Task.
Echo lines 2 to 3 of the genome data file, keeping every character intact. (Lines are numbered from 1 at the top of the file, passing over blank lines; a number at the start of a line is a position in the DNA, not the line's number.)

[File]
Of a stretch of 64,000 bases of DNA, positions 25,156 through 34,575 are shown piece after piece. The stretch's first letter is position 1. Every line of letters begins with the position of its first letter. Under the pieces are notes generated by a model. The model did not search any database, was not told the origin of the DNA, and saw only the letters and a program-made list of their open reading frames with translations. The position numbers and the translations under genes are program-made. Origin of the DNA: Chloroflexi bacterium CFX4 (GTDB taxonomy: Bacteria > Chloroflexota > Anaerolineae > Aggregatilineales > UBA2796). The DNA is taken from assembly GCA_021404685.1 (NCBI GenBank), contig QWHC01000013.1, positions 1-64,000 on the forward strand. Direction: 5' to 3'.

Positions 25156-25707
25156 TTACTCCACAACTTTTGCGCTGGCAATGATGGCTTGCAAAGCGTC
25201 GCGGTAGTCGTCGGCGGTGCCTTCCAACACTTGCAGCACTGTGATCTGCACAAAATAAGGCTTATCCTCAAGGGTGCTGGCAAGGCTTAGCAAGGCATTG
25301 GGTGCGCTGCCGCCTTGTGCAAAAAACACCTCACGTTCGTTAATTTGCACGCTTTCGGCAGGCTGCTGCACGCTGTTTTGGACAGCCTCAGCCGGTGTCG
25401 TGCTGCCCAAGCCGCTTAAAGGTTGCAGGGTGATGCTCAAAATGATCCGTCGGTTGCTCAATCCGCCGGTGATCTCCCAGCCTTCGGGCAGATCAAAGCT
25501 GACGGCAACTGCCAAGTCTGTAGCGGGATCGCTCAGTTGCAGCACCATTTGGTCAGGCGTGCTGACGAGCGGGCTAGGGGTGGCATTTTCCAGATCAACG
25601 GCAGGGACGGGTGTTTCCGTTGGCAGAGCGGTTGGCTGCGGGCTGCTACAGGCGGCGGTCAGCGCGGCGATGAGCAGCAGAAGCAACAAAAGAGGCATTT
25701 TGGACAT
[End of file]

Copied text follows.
Positions 25156-25707
25156 TTACTCCACAACTTTTGCGCTGGCAATGATGGCTTGCAAAGCGTC